Sears Roebuck & Company v. W/S Lebanon, LLC et al, No. 1:2014cv00422 - Document 84 (D.N.H. 2017)

Court Description: ///ORDER granting 56 Motion for Summary Judgment filed by K.G.I. Properties, LLC; granting 57 Motion for Summary Judgment by Keypoint Partners, LLC. So Ordered by Chief Judge Joseph N. Laplante.(jb)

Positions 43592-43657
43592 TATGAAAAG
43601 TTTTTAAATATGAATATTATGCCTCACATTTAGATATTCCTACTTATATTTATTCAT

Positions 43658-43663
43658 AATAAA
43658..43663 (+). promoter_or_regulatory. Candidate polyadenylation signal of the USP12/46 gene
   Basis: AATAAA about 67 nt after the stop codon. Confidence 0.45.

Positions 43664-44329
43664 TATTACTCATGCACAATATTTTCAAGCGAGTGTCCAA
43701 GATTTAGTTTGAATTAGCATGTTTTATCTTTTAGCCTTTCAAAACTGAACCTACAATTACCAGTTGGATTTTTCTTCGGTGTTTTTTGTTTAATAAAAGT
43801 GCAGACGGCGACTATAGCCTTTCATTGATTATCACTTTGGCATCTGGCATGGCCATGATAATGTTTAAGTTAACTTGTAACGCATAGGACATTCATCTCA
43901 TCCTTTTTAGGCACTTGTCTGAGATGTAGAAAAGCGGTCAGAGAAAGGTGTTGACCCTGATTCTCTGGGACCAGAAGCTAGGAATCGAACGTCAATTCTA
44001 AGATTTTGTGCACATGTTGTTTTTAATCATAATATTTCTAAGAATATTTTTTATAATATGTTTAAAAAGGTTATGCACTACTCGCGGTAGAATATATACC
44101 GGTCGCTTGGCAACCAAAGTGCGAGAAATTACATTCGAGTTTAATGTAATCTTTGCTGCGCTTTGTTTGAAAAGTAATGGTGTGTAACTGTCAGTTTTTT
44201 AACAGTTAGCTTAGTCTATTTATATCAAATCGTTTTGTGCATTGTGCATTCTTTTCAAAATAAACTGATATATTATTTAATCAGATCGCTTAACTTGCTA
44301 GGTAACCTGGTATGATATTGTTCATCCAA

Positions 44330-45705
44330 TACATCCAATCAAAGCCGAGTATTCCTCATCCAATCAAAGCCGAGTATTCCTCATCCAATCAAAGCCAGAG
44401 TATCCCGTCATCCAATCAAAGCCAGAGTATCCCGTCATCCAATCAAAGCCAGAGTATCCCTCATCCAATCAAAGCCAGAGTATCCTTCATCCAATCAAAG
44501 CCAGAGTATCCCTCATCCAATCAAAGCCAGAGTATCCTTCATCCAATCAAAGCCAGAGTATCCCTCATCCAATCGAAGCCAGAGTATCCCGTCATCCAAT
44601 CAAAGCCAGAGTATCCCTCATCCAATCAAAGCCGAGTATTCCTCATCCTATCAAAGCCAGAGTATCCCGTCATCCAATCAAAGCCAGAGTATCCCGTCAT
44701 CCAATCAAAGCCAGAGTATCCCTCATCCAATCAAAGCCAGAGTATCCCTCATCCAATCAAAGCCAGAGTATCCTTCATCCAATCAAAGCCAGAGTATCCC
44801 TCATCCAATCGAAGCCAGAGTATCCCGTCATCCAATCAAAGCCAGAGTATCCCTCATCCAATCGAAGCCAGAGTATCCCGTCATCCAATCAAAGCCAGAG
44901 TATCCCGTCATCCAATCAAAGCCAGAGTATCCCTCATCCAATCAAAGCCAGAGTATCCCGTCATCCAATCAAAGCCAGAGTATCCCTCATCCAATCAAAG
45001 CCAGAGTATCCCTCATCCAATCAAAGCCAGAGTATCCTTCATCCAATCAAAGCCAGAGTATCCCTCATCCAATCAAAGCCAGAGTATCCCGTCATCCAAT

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UNITED STATES DISTRICT COURT DISTRICT OF NEW HAMPSHIRE Sears Roebuck & Company and Kmart Corporation v. Civil No. 14-cv-422-JL Opinion No. 2017 DNH 185 W/S Lebanon LLC, W/S Development Associates LLC, S.R. Weiner & Associates, C/O Robert Currey Associates, now known as WS Asset Management Inc., Windalier West Lebanon, LLC, K.G.I. Properties, LLC and Keypoint Partners, LLC MEMORANDUM ORDER This action, arising out of flood damage to commercial property following a hurricane, implicates a party’s liability for breach of a contract to which it is not party. Plaintiffs Sears Roebuck and Company and Kmart Corporation both suffered property damage at stores located in West Lebanon, New Hampshire, as a result of flooding brought on by Hurricane Irene in 2013. They brought separate actions against their respective landlords (W/S Lebanon LLC and Windalier West Lebanon, LLC) and property managers (W/S Development Associates, LLC, WS Asset Management, K.G.I. Properties, LLC, and Keypoint Partners, LLC), which were later consolidated for all purposes.1 1 See Order of Consolidation (doc. no. 23). The plaintiffs bring various breach of contract, negligence, promissory estoppel, and accounting claims against the defendants.2 Specifically, Kmart asserts claims of negligence and breach of contract against its lessor, Windalier, and Windalier’s property managers, K.G.I. and Keypoint. Sears asserts claims of negligence, breach of contract, promissory estoppel, and a claim for accounting against its lessor, W/S Lebanon, and W/S Lebanon’s property managers, W/S Development and WS Asset Management (the “WS defendants”). All defendants moved for summary judgment on all claims against them.3 Both plaintiffs also moved for summary judgment, albeit only on their breach of contract claims.4 The court denied the plaintiffs’ motion for partial summary judgment entirely, and granted Windalier’s and the WS defendants’ motion for summary judgment in part and denied it in part, for the reasons stated on the record at the September 1, 2017 oral argument. This order resolves K.G.I.’s and Keypoint’s motions for summary judgment. Because there is no privity of contract between Kmart and its property managers and because Kmart has Their First Amended Consolidated Complaint (doc. no. 27) is operative. 2 3 Document nos. 56, 57, and 59. 4 Document no. 58. 2 not identified a legal duty owed it by its property managers, the court grants K.G.I.’s and Keypoint’s motions for summary judgment. Applicable legal standard “The court shall grant summary judgment if the movant shows that there is no genuine dispute as to any material fact and the movant is entitled to judgment as a matter of law.” Civ. P. 56(a). Fed. R. The moving party must “assert the absence of a genuine issue of material fact and then support that assertion by affidavits, admissions, or other materials of evidentiary quality.” Cir. 2003). Mulvihill v. Top-Flite Golf Co., 335 F.3d 15, 19 (1st “A genuine issue is one that could be resolved in favor of either party, and a material fact is one that has the potential of affecting the outcome of the case.” Vera v. McHugh, 622 F.3d 17, 26 (1st Cir. 2010) (internal quotation omitted). Once the movant has made the requisite showing, “the burden shifts to the summary judgment target to demonstrate that a trialworthy issue exists.” Mulvihill, 335 F.3d at 19. The nonmoving party “‘may not rest upon the mere allegations or denials of [the] pleading, but must set forth specific facts showing that there is a genuine issue’ of material fact as to each issue upon which he or she would bear the ultimate burden 3 of proof at trial.” Santiago-Ramos v. Centennial P.R. Wireless Corp., 217 F.3d 46, 52–53 (1st Cir. 2000) (quoting Anderson v. Liberty Lobby, Inc., 477 U.S. 242, 256 (1986)). As it is obligated to do in the summary judgment context, the court “rehearse[s] the facts in the light most favorable to the nonmoving party (here, the plaintiff) consistent with record support,” and gives them “the benefit of all reasonable inferences that those facts will bear.” Noviello v. City of Boston, 398 F.3d 76, 82-83 (1st Cir. 2005) (internal citation omitted). The following background takes this approach, drawing on the parties’ recitations of undisputed facts. Background Kmart has leased and occupied commercial property in a shopping plaza (the “Kmart Plaza”) in West Lebanon, New Hampshire, since May 1974. The Kmart Plaza sits on the east side of the Connecticut River and south of the Mascoma River. On August 29, 2011, Hurricane Irene caused much of the Connecticut River and its tributaries to flood. The flooding caused water damage to the Kmart Plaza, including the building occupied by Kmart. The contents of Kmart’s building were also damaged. At the time of the event, Kmart leased its building from Windalier. From July 2003 until a month before the event, 4 K.G.I. managed the property pursuant to an agreement between it and Windalier. 2011. That agreement terminated, however, on July 31, Windalier then contracted with Keypoint to manage the property, and Keypoint was the property manager when Hurricane Irene struck. Analysis As discussed supra, Kmart has brought claims for breach of its lease against its landlord, Windalier, and against Windalier’s property managers, K.G.I. and Keypoint. Kmart has also brought negligence claims against all three of these defendants. The court grants K.G.I.’s and Keypoint’s motions for summary judgment on Kmart’s breach of contract claims against them because they were not parties to the lease and, further, Kmart has not pleaded breach of, nor offered any evidence suggesting it has standing as a third-party beneficiary to sue under, the property managers’ contracts with Windalier. Because these defendants owe Kmart no common-law duty under New Hampshire law, the court also grants the defendants’ motions for summary judgment on to Kmart’s negligence claims. A. Kmart’s contract claim against K.G.I. and Keypoint Count 11) To succeed on a breach of contract claim under New Hampshire law, the plaintiff must show: 5 “(1) that a valid, binding contract existed between the parties, and (2) that [the defendant] breached the terms of the contract.” Wilcox Indus. Corp. v. Hansen, 870 F. Supp. 2d 296, 311 (D.N.H. 2012) (citing Lassonde v. Stanton, 157 N.H. 582, 588 (2008); Bronstein v. GZA GeoEnvironmental, Inc., 140 N.H. 253, 255 (1995)). This case does not implicate the contract’s existence or validity, but only whether a breach of existing, valid contracts occurred. “A breach of contract occurs when there is a ‘[f]ailure without legal excuse, to perform any promise which forms the whole or part of a contract.’” Bronstein, 140 N.H. at 255 (quoting Black’ Law Dictionary 188 (6th ed. 1990)). The parties’ arguments touch on three contracts: the lease agreement between Kmart and Windalier,5 the property management agreement between Windalier and K.G.I.,6 and the property management agreement between Windalier and Keypoint.7 Kmart bases its contract claim against K.G.I. and Keypoint on a lease to which neither of the property managers was party: Windalier lease. the Kmart- Sections of that lease, Kmart alleged, obligated Windalier, and its agents KGI and Keypoint, to maintain, replace and repair the roof, outer walls and structural portions of the building necessary to maintain the building in a “safe, dry and tenantable condition” and in “good order and repair”[;] . . . to 5 Exhibit C (doc. no. 56-5). 6 Exhibit O (doc. no. 56-17). 7 Exhibit N (doc. no. 56-16). 6 maintain, replace and repair the underground utility installations, which include storm sewer systems[; and] . . . to properly service the building's storm sewers.8 The damage that Kmart sustained as a result of the flooding caused by Hurricane Irene, Kmart further alleged, was “proximately caused by Windalier, K.G.I. and Keypoint’s breach of their duties” under the contract between Windalier and Kmart.9 It is undisputed that neither K.G.I. nor Keypoint is party to that lease. Because a valid, binding contract does not exist between Kmart, on the one hand, and K.G.I. or Keypoint, on the other, Kmart’s breach of contract claim against K.G.I. and Keypoint fails as a matter of law.10 Pstragowski v. Metro. Life Ins. Co., 553 F.2d 1, 4–5 (1st Cir. 1977) (non-party to a contract has no remedy for breach). In an attempt to salvage its contract-based claim against the two property managers, Kmart argues that it was a thirdparty beneficiary of the property management agreements between K.G.I./Keypoint and Windalier. These agreements obligated the property managers to “continually operate and manage the 8 Compl. (doc. no. 27) ¶¶ 115-117. 9 Id. ¶ 118. By not taking up this argument in its opposition, Kmart appears to concede that it cannot recover from K.G.I. and Keypoint under the Kmart-Windalier lease. See Plaintiffs’ Opposition Mem. (doc. no. 74-1) at 31-33. 10 7 Property consistent with good, sound, and prudent management practices and consistent with standards of comparable properties in the same area . . . .”11 Kmart cannot recover under this theory for two reasons. First, as discussed supra, Kmart has premised its claim on a breach of the Kmart-Windalier agreement.12 Nowhere in the Complaint does Kmart raise or reference the property management contracts. Kmart has not sought to amend its Complaint to reflect this new theory of the case, and now -- with trial looming on the horizon -- is too late to do so. See Steir v. Girl Scouts of the USA, 383 F.3d 7, 12 (1st Cir. 2004) (“[T]he longer a plaintiff delays, the more likely the motion to amend will be denied, as protracted delay, with its attendant burdens on the opponent and the court, is itself a sufficient reason for the court to withhold permission to amend.”); Cruz v. BristolMyers Squibb Co., PR, 699 F.3d 563, 570 (1st Cir. 2012) (affirming denial of motion to amend brought nine months after scheduling order deadline). Second, and more to the point, the third-party beneficiary exception to the general rule “that a non-party to a contract Exhibit N (doc. no. 56-16) ¶ 2.6; Exhibit O. (doc. no. 56-17) ¶ 2.6. 11 12 See Compl. (doc. no. 27) ¶¶ 115-118. 8 has no remedy for breach of contract,” Brooks v. Trustees of Dartmouth Coll., 161 N.H. 685, 697 (2011) does not apply under these facts. A third-party beneficiary relationship exists if: (1) the contract calls for a performance by the promisor, which will satisfy some obligation owed by the promisee to the third party; or (2) the contract is so expressed as to give the promisor reason to know that a benefit to a third party is contemplated by the promisee as one of the motivating causes of his making the contract. Id. (citing Tamposi Associates v. Star Mkt. Co., 119 N.H. 630, 633 (1979)). “[I]t is not enough that the contract manifests the parties’intention to confer upon a third party the benefit of the promised performance. Rather, the contract must show that the parties considered the third party’ legal status and intended to confer upon him a right to sue the promisor.” at 698 (internal quotation and citation omitted). Id. Absent manifestation of that intent to confer a right to sue, “the third party is only an incidental beneficiary, having no contractual standing.” Id. (quotation omitted). Seeking to establish its third-party beneficiary standing, Kmart cites only one provision of the property management agreements: the obligations on K.G.I. and Keypoint to “continually operate and manage the Property consistent with good, sound, and prudent management practices and consistent 9 with standards of comparable properties in the same area.”13 Such general language, in and of itself, does not demonstrate that the parties to the property management agreements -Windalier, K.G.I., and Keypoint -- intended to confer a direct benefit on Kmart or to grant Kmart a right to sue to enforce the agreements’ terms.14 Nor can it do so when read in the context of other agreement terms clearly evincing the parties’ intention that the property managers manage the property for the benefit of Windalier -- the landlord, not the tenant. For example, the agreements provide that, except as provided within the agreements themselves, “everything done by [the property manager] under this Agreement shall be done on [Windalier’s] behalf, and all obligations or expenses incurred pursuant to this Agreement shall be for the account of, and at the expense of” Windalier.15 Similarly, the agreements required the property managers to “cause to be maintained, naming [Windalier] as See Plaintiffs’ Opposition Mem. (doc. no. 74-1) at 31-32 (quoting Exhibit N (doc. no. 56-16) ¶ 2.6; Exhibit O. (doc. no. 56-17) ¶ 2.6). 13 Even if it did so, the court is skeptical that Kmart could recover under this theory against K.G.I., in light of the undisputed fact that the Windalier-K.G.I. property management agreement was no longer in effect at the time of the event giving rise to Kmart’s claims. The court need not reach that question, however. 14 15 Exhibit N ¶ 8.2; Exhibit O ¶ 8.2. 10 additional insured, a Comprehensive General Liability insurance policy, covering its acts or omissions,” within stated limits.16 Furthermore, to the extent that the agreements address the tenants at all, those provisions give no indication that the tenants were considered beneficiaries of the agreement. To the contrary, those provisions address the property manager’s authority to take action against the tenants,17 to inform them of all rules and regulations, and to enforce the tenants’ compliance with those rules and regulations.18 Because Kmart failed to plead breach of the contracts between the property managers and Windalier, and because, even had it done so, no provision in the contracts indicate any intention by the parties to recognize Kmart as a third-party beneficiary, the court dismisses Kmart’s breach of contract claim (count 11) as against K.G.I. and Keypoint.19 B. Kmart’s negligence claims against K.G.I. and Keypoint Counts 9 and 10) To succeed on a claim for negligence, the plaintiff must “establish that the defendant owed a duty to the plaintiff, 16 Exhibit N ¶ 3.12; Exhibit O ¶ 3.12. 17 See Exhibit N ¶ 3.5; Exhibit O ¶ 3.5. 18 Exhibit N ¶ 3.2; Exhibit O ¶ 3.2. 19 This count remains in play, however, as against Windalier. 11 breached that duty, and that the breach proximately caused the claimed injury.” Estate of Joshua T. v. State, 150 N.H. 405, 407 (2003) (quotations and citations omitted). K.G.I. and Keypoint argue that Kmart’s claim fails as a matter of law because they owed no common law duty of care to Kmart.20 “Whether a duty exists in a particular case is a question of law” in New Hampshire. Carignan v. New Hampshire Int'l Speedway, Inc., 151 N.H. 409, 412 (2004). “Absent the existence of a duty, a defendant cannot be liable for negligence.” Id. (citing Williams v. O’Brien, 140 N.H. 595, 599 (1995)). “A duty generally arises out of a relationship between the parties.” Sisson v. Jankowski, 148 N.H. 503, 506 (2002). “The existence and extent of that duty depends upon the nature of” the parties’ relationship. (2002). Sintros v. Hamon, 148 N.H. 478, 480 Here, the relationship among Kmart, Windalier, K.G.I., and Keypoint is generally contractual in nature. Kmart’s reliance on its lease with Windalier its basis for the alleged duty emphasizes this point. Specifically, Kmart alleges that all three defendants “owed Kmart a duty to operate, manage, maintain, inspect, control, repair and replace the Kmart Building, underground utility installations, storm sewers, K.G.I. Mem. (doc. no. 56-1) at 26-29; Keypoint Mem. (doc. no. 57-1) at 23-26. 20 12 Landlord Common Areas, and parking areas with reasonable care and to otherwise ensure that the Kmart Building was not subject to damages that could be avoided with the exercise of reasonable care.”21 Kmart has drawn this duty from its lease with Windalier, which it obligates Windalier to “maintain, repair, and replace” at least certain portions of the leased property itself, including “underground utility installations”; to “maintain all driveways, sidewalks, street and parking areas free of all settling, clear of standing water, and in a safe, slightly and serviceable condition”; and to ensure that the leased property is “property serviced with . . . sewer and other utilities . . . .”22 When a contract defines the relationship, “ordinarily the scope of the duty is limited to those in privity of contract with one another.” Sisson, 148 N.H. at 505. Here, no such privity exists between Kmart, on the one hand, and K.G.I. and Keypoint, on the other. This suggests that K.G.I. and Keypoint cannot be held liable in tort for breach of a duty defined by a contract to which they are not parties. Attempting to overcome this, Kmart invokes the New Hampshire Supreme Court’s conclusion, in Mbahaba v. Morgan, 163 21 Compl. (doc. no. 27) ¶¶ 97, 103, 109. 22 Exhibit C (doc. no. 56-5) ¶¶ 15, 17. 13 N.H. 561 (2012), that “a party without a direct contractual duty who nonetheless possesses the knowledge and authority of a landlord may be held liable for his own negligence.” 567. Id. at Mbahaba specifically addressed, and answered in the affirmative, the question of whether a property manager could be held liable by a tenant for negligence. It does not, however, appear to create a general duty, owed by a property manager to the tenant of a commercial property, to prevent property damage and economic loss. Mbahaba concerns a property manager’s liability in negligence when a tenant is injured in a residential apartment. The New Hampshire Supreme Court highlights the personal injury context of that liability, basing it on the landlord having “demise[d] dangerous property.” Id. at 566-67 (quoting Sargent v. Ross, 113 N.H. 388, 391 (1973)). Once he has done so, his “is the ordinary case of liability for personal misfeasance, which runs through all the relations of individuals to each other.” Id. at 567 (quoting Sargent, 113 N.H. at 391). The landlord’s “tort duty exists, independent of any contractual obligation, because,” having leased property with a known danger, “a reasonable person would exercise a certain degree of care for the protection of a vulnerable tenant.” Id. There is no indication here that Windalier “demise[d] dangerous property” to Kmart. At oral argument, Kmart’s counsel 14 argued that the property’s “danger” was inherent in its situation in a flood zone. But nothing in Mbahaba suggests the duty recognized therein contemplates that sort of “danger.” To the contrary, Mbahaba itself addressed the danger, known to the property manager in that case, of peeling lead paint to the young daughter of a tenant. In Sargent, on which Mbahaba relies, the New Hampshire Supreme Court abolished “the doctrine of landlord nonliability in tort,” and concluded that a landlord may be so liable for injuries resulting from defective and dangerous conditions in the premises if the injury is attributable to (1) a hidden danger in the premises of which the landlord but not the tenant is aware, (2) premises leased for public use, (3) premises retained under the landlord’s control, such as common stairways, or (4) premises negligently repaired by the landlord. Sargent, 113 N.H. at 392. Kmart’s location in a flood zone of which both landlord and tenant appear to have been equally aware, falls under none of these categories. And the damages that Kmart claims here -- compensation for losses relating to damage to the property itself and to Kmart’s own property -- are not the sort of “injury” contemplated by Mbahaba and Sargent.23 As Keypoint’s counsel observed at oral argument, Mbahaba focuses on the imbalance of knowledge between the landlord and a “vulnerable tenant,” 163 N.H. at 567, which renders it less applicable to the relationship between two sophisticated parties to a commercial lease. 23 15 Kmart has grounded the duty it claims all three defendants owe it squarely in the contract between it and its lessor, Windalier, and to which the property managers are not parties. It has not identified any common-law duty owed it by the property managers.24 Accordingly, the court grants their motions to dismiss Kmart’s negligence claims against them. Conclusion For the reasons discussed above, the court GRANTS K.G.I.’s and Keypoint’s motions for summary judgment.25 SO ORDERED. Joseph N. Laplante United States District Judge Dated: cc: September 6, 2017 Jamie N. Hage, Esq. Richard J. Sprock, Esq. Robert P. Louttit, Esq. Kathleen A. Davidson, Esq. Mark W. Shaughnessy, Esq. Patrick Martin Audley, Esq. Quinn Emmet Kelley, Esq. The same may well hold true for Windalier and the WS defendants, and may entitle them -- at some juncture -- to judgment as a matter of law on the negligence claims against them. As the court noted during oral argument, however, they did not move for summary judgment on these grounds, invoking only an “act of God” defense and the doctrine of avoidable consequences. See Defendants’ Mem. (doc. no. 59-1) at 13-19. 24 25 Document nos. 56 and 57. 16 Michael P. Johnson, Esq. Douglas N. Steere, Esq. Clara E. Lyons, Esq. David F. Hassett, Esq. Matthew G. Lindberg, Esq. Scott T. Ober, Esq. John M. Dealy, Esq. 17